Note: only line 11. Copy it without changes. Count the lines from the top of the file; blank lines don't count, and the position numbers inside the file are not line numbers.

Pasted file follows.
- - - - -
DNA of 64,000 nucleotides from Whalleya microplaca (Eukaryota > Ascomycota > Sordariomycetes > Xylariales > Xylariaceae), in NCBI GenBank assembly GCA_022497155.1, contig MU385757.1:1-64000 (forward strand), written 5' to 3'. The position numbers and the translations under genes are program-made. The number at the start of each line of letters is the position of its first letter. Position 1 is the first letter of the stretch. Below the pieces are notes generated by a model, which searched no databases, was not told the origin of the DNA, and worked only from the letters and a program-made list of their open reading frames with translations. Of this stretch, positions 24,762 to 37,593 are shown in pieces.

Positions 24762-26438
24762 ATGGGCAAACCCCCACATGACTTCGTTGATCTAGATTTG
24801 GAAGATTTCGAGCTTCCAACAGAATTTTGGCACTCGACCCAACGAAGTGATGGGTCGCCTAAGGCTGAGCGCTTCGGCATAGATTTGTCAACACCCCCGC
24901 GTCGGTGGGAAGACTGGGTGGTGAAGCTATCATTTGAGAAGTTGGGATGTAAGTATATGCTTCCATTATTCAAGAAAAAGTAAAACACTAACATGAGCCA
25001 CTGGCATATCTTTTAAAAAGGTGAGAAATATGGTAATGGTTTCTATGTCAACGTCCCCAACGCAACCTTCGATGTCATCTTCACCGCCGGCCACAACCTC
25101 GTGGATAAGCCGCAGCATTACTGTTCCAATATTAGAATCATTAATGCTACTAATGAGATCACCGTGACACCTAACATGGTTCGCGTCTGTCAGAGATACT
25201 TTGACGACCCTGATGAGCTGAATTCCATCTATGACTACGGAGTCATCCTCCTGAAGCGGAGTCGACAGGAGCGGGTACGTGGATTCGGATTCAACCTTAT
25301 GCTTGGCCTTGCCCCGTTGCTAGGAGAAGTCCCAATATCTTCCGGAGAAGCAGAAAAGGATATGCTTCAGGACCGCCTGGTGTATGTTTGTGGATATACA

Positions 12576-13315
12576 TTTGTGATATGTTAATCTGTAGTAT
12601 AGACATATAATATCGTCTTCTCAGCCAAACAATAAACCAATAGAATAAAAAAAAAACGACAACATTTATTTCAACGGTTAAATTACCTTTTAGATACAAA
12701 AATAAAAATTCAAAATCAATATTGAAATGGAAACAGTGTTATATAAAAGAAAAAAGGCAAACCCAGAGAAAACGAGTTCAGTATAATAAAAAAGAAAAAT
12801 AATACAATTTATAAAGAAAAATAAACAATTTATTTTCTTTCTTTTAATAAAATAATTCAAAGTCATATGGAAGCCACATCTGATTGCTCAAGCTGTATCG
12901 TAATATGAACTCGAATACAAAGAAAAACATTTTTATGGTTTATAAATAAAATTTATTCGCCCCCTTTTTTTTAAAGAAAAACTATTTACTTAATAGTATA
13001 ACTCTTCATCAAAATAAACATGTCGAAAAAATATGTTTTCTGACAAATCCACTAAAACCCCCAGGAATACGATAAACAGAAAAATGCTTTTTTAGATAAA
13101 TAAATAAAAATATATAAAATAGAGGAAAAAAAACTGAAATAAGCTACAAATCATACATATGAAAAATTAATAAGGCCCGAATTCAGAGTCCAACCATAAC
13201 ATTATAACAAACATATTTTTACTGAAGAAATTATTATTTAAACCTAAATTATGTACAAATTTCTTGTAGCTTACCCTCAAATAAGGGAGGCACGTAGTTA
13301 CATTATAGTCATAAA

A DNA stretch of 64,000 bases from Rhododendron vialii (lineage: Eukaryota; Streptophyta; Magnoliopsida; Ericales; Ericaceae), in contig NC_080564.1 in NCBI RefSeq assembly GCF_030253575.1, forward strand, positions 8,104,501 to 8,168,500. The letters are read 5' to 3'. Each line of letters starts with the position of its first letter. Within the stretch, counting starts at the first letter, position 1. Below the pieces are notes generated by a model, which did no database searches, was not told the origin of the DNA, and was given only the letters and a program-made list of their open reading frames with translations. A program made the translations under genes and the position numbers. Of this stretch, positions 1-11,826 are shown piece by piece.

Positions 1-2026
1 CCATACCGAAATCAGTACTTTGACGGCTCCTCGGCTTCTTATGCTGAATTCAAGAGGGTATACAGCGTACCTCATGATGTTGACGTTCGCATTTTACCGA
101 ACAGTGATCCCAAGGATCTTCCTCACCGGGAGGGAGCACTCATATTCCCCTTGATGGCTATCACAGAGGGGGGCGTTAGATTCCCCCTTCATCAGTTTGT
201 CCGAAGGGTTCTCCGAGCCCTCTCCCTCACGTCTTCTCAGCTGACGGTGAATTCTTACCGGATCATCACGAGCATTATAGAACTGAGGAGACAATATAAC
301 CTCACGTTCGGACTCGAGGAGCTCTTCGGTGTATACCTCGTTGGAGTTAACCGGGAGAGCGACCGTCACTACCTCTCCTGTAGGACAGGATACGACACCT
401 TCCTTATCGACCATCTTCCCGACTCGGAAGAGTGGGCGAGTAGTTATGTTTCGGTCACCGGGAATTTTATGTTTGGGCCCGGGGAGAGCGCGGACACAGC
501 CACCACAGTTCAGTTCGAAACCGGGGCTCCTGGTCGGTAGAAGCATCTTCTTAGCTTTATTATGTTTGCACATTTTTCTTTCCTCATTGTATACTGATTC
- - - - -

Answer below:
12576 TTTGTGATATGTTAATCTGTAGTAT